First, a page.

Hearing test may ID children at risk for autism

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The technique is a noninvasive method to screen children for hearing loss that may be associated with autism.
The technique is a noninvasive method to screen children for hearing loss that may be associated with autism.

HealthDay News — A simple hearing test may help identify young children at risk for autism before they are old enough to speak, according to a study published online in Autism Research.

"This study identifies a simple, safe, and noninvasive method to screen young children for hearing deficits that are associated with autism," study coauthor Anne Luebke, PhD, of the University of Rochester Medical Center in New York, said in a university news release. "This technique may provide clinicians a new window into the disorder and enable us to intervene earlier and help achieve optimal outcomes."

Luebke and colleagues tested the hearing of children between ages 6 and 17 with and without autism. Those with autism had hearing difficulty in a specific frequency (1 to 2 kHz) important for processing speech. The degree of hearing impairment was associated with the severity of autism symptoms.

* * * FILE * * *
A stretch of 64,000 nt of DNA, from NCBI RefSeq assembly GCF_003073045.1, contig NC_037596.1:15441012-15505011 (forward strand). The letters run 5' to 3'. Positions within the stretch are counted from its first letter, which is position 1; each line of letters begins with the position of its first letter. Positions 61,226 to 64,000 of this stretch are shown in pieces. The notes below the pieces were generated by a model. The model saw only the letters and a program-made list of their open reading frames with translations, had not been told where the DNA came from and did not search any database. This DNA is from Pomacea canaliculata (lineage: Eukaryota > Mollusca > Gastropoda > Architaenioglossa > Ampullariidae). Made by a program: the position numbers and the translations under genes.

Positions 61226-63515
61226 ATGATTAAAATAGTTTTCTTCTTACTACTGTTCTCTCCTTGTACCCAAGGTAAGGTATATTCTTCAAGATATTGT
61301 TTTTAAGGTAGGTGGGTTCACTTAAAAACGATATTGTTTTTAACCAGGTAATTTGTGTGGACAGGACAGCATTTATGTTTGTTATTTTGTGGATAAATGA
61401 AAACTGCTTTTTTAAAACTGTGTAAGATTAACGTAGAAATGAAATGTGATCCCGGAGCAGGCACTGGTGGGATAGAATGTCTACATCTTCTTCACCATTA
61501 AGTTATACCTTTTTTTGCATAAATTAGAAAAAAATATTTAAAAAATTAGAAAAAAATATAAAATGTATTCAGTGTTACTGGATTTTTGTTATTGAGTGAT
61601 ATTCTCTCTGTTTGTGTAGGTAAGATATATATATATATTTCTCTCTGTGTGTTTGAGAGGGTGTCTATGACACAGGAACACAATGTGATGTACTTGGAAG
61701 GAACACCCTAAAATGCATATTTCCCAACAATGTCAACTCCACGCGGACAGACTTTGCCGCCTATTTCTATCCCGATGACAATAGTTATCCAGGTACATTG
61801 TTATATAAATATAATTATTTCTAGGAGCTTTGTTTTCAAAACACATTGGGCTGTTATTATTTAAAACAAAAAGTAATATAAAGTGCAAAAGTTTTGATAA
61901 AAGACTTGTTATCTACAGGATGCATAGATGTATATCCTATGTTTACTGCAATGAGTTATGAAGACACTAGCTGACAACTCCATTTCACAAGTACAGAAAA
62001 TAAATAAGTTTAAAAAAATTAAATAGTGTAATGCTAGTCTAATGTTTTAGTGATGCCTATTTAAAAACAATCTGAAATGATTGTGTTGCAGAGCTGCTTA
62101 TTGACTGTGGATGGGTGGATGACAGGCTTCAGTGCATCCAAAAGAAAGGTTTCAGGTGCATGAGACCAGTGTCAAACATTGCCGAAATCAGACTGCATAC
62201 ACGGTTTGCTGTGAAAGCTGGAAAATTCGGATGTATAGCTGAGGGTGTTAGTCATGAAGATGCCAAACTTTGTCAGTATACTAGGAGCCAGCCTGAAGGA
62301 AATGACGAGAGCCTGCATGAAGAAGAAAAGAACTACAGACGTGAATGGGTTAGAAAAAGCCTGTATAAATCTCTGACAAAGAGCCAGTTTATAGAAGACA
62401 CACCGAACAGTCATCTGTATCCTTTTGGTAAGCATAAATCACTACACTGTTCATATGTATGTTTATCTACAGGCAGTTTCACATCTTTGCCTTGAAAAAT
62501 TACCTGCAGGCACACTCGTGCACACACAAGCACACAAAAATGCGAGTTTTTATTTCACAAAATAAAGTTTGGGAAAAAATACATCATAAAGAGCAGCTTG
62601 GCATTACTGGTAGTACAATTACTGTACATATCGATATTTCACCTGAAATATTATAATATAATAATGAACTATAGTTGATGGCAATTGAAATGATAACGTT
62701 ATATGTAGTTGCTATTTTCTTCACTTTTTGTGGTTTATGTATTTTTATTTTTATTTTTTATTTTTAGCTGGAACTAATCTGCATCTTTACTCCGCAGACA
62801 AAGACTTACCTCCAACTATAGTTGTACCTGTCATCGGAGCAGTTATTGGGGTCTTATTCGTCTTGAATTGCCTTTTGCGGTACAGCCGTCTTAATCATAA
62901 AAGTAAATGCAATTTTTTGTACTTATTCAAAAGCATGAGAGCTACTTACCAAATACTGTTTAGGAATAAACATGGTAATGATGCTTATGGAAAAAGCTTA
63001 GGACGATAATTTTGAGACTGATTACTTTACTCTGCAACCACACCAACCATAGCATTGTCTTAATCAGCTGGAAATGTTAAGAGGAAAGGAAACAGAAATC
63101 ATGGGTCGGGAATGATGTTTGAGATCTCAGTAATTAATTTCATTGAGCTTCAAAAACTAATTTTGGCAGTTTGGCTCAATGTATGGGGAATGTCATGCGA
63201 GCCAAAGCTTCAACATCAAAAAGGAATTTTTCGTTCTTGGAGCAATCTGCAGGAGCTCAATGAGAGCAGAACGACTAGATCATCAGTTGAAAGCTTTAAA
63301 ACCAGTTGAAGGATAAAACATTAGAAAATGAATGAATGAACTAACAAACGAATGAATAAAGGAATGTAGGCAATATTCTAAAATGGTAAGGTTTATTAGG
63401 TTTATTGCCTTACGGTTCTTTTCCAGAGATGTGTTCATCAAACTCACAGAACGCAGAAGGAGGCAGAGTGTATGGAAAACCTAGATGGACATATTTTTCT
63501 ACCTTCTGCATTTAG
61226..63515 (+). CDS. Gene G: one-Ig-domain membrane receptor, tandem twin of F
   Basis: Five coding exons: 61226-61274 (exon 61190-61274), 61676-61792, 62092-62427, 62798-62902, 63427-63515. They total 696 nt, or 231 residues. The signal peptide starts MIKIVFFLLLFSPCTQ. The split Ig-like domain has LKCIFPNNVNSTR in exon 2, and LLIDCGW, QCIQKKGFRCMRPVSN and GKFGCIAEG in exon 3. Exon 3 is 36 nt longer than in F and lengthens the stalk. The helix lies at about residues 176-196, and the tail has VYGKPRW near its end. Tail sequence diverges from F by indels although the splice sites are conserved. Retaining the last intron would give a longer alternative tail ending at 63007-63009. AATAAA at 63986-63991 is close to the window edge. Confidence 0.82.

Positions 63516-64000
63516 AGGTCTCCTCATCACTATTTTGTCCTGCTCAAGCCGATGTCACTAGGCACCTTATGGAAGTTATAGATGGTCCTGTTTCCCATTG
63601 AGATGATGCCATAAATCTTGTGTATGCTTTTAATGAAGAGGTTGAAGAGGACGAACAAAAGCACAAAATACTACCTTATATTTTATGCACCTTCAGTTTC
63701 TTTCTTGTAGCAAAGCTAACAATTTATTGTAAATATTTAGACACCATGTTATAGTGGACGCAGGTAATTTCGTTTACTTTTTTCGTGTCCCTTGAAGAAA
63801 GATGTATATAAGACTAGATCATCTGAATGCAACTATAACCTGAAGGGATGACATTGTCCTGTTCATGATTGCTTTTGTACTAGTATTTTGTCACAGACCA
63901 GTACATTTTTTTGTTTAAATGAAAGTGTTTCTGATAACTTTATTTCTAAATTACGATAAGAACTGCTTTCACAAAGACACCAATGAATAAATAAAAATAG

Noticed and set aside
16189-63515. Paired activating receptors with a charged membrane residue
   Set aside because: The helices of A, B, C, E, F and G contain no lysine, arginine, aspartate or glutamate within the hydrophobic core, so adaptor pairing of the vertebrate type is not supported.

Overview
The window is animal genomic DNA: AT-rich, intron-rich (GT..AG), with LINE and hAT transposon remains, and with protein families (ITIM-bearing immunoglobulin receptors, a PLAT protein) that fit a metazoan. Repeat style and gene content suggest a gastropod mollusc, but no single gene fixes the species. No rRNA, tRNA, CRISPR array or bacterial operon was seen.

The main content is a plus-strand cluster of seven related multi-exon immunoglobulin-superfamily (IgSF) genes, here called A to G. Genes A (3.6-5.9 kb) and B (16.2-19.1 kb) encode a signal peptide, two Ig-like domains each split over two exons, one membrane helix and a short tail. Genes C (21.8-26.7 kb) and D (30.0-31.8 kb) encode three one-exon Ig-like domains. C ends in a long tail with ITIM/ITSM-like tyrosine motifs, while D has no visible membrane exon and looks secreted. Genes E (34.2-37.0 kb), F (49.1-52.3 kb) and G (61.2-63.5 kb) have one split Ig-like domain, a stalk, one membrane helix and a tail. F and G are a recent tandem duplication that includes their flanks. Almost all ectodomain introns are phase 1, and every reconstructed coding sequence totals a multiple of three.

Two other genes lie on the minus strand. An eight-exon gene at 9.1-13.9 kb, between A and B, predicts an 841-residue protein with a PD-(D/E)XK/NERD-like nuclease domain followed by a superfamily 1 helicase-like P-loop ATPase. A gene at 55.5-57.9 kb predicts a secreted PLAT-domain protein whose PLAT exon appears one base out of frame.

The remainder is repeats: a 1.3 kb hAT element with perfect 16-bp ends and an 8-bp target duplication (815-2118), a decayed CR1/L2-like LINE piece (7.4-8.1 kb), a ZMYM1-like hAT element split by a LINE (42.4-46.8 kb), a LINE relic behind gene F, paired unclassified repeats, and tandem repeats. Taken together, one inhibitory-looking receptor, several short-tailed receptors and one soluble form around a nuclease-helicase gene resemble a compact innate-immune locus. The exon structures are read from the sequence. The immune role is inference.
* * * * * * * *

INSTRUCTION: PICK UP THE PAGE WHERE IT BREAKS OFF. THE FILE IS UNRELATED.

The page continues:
"Auditory impairment has long been associated with developmental delay and other problems, such as language deficits," study coauthor Loisa Bennetto, PhD, also of the University of Rochester Medical Center, said in the news release. "While there is no association between hearing problems and autism, difficulty in processing speech may contribute to some of the core symptoms of the disease."

Reference

  1. Bennetto L, Keith JM, Allen PD, et al. Children with autism spectrum disorder have reduced otoacoustic emissions at the 1 kHz mid-frequency region. Autism Research. 2016; doi: 10.1002/aur.1663
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